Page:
Color Psychology for Painting Your Walls
Interior designers use color to communicate moods and feelings in every space. Though we all prefer different shades, colors are known to have a universal effect. For example, “cool” colors like blues and greens are often described as calming, whereas “warm” reds and oranges can feel livelier. Give your house a makeover using color psychology, changing décor schemes in common areas, bedrooms, and even bathrooms.
Make your home a relaxing and inviting place by painting rooms in shades of blue. Though many describe blue as being peaceful or tranquil, the color is often considered unappetizing and should not be used heavily in kitchen spaces or dining rooms. However, it is a great hue for areas of the home where there is water, like a bathroom space. Try blue tiles and acrylic shower walls to bring a sense of calm to the bathrooms in your home.
Whereas “cool” colors can be relaxing, “warm” tones like shades of red and orange can trigger energetic or powerful emotions:
- Orange is a vibrant color that can bring life to home décor projects. It can be overwhelming in large swatches, however, so limit orange to small spaces like walk-in closets or guest bathrooms. A light peach bathroom would create a lovely retro-inspired look, for example, especially with splashes of white (such as sleek ceramic tiles and fixtures).
- Red is a powerful color that calls strong emotions to mind. It can evoke warmth, excitement, or even intensity. Just think of how the color is used in the English language, with phrases such as “red-handed,” “paint the town red,” or “seeing red” part of everyday vernacular. Red can be used in bold home applications, like painting a modern living room a shade of deep rust, or using a cherry red paint to accent window trim or baseboards.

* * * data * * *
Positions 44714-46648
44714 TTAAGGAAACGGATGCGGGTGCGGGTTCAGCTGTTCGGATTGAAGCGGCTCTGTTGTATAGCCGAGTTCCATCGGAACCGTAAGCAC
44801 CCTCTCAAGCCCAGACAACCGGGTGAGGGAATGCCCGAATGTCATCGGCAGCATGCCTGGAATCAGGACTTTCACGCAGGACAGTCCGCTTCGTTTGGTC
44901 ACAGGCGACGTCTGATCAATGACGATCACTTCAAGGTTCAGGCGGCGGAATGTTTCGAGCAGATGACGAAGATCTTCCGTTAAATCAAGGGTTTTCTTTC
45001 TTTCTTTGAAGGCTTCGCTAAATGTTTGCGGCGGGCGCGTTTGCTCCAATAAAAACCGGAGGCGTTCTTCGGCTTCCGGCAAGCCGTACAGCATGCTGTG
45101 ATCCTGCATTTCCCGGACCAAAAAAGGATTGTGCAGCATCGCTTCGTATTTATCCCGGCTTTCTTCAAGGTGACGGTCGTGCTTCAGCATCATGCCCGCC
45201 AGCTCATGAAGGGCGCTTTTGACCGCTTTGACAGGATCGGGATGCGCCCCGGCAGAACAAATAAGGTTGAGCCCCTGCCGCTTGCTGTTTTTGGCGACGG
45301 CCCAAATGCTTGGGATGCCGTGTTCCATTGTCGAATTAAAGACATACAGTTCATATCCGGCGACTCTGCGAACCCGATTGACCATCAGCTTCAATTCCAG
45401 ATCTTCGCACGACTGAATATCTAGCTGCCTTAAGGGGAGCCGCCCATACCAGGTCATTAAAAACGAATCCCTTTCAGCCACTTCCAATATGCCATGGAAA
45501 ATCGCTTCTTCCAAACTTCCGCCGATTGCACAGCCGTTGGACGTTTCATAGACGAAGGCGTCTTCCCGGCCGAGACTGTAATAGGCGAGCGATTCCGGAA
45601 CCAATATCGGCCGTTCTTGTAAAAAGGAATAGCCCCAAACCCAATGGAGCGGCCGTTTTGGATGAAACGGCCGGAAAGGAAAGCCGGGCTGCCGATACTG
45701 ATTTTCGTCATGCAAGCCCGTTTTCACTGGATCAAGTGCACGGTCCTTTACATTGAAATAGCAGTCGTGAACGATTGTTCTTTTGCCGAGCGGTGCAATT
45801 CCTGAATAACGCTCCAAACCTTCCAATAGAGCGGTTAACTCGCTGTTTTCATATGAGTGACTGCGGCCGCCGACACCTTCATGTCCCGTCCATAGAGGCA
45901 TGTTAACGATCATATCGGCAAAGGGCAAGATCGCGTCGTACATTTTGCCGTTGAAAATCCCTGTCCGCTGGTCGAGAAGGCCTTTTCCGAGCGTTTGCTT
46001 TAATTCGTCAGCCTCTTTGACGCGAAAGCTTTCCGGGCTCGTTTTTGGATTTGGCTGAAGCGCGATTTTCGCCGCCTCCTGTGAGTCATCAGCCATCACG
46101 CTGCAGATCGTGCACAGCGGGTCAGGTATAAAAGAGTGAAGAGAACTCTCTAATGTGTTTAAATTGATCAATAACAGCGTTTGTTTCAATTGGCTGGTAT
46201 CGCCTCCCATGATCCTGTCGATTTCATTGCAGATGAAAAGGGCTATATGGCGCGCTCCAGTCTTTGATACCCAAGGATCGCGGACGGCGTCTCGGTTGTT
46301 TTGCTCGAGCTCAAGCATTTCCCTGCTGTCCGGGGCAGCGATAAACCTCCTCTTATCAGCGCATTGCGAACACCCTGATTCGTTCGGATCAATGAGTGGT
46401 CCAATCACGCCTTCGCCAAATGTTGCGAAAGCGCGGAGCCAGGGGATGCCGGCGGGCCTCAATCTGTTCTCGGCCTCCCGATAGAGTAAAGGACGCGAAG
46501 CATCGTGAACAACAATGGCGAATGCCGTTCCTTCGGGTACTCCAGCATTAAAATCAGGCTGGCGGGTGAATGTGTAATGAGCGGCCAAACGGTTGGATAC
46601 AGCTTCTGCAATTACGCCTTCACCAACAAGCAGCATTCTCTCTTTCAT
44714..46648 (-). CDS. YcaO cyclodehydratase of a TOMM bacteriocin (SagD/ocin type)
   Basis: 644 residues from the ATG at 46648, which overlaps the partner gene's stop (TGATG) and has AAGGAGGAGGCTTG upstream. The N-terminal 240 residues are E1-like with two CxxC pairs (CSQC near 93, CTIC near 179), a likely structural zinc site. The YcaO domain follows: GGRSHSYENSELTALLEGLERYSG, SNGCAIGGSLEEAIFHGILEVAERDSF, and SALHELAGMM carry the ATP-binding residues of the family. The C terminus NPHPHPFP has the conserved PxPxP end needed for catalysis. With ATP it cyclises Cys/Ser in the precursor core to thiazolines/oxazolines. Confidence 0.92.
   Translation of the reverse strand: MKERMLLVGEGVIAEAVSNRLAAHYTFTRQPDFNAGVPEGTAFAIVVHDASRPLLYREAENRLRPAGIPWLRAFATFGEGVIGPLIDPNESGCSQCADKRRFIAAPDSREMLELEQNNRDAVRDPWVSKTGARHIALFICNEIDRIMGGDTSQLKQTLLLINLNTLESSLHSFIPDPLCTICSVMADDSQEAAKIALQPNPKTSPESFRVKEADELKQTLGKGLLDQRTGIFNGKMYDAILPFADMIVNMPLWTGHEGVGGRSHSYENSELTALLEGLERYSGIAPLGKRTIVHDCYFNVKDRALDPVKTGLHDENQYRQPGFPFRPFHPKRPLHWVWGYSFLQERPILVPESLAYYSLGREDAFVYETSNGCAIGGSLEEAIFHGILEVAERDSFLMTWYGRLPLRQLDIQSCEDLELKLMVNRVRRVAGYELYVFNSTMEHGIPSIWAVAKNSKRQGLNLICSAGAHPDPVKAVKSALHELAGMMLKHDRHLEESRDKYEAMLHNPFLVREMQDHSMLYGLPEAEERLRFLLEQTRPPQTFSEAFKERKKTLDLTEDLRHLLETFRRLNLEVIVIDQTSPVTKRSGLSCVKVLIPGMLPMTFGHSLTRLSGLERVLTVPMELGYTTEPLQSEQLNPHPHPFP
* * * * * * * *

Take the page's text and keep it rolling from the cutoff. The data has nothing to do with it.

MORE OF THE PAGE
Pink is the universal color of love and romance. Lighter shades are thought to have a calming effect, especially when used in kid’s rooms. Pale pink is a great choice for a nursery, and would even work well in an older girl’s room. Use painter’s tape to block off sections of a white wall, and layer on pink paint for a fun striped design.
Studio “green rooms” are typically painted this color to invoke calm before stage performances. Not only is green relaxing, but it can also pay homage to nature. This shade would be ideal in a room with dark furniture, like a manly study or office space. Try a light olive shade of paint accented with dark wood picture frames, khaki leather furniture, and a striking mahogany desk.
Known for cheeriness, the color yellow is an instant-mood lifter. When using this color in home décor applications, it’s best to go with a lighter color to prevent eyestrain. For example, pastel curtains or soft yellow walls add a bright and welcoming appeal to many homes, whereas a neon yellow couch would be overwhelming, in most instances.
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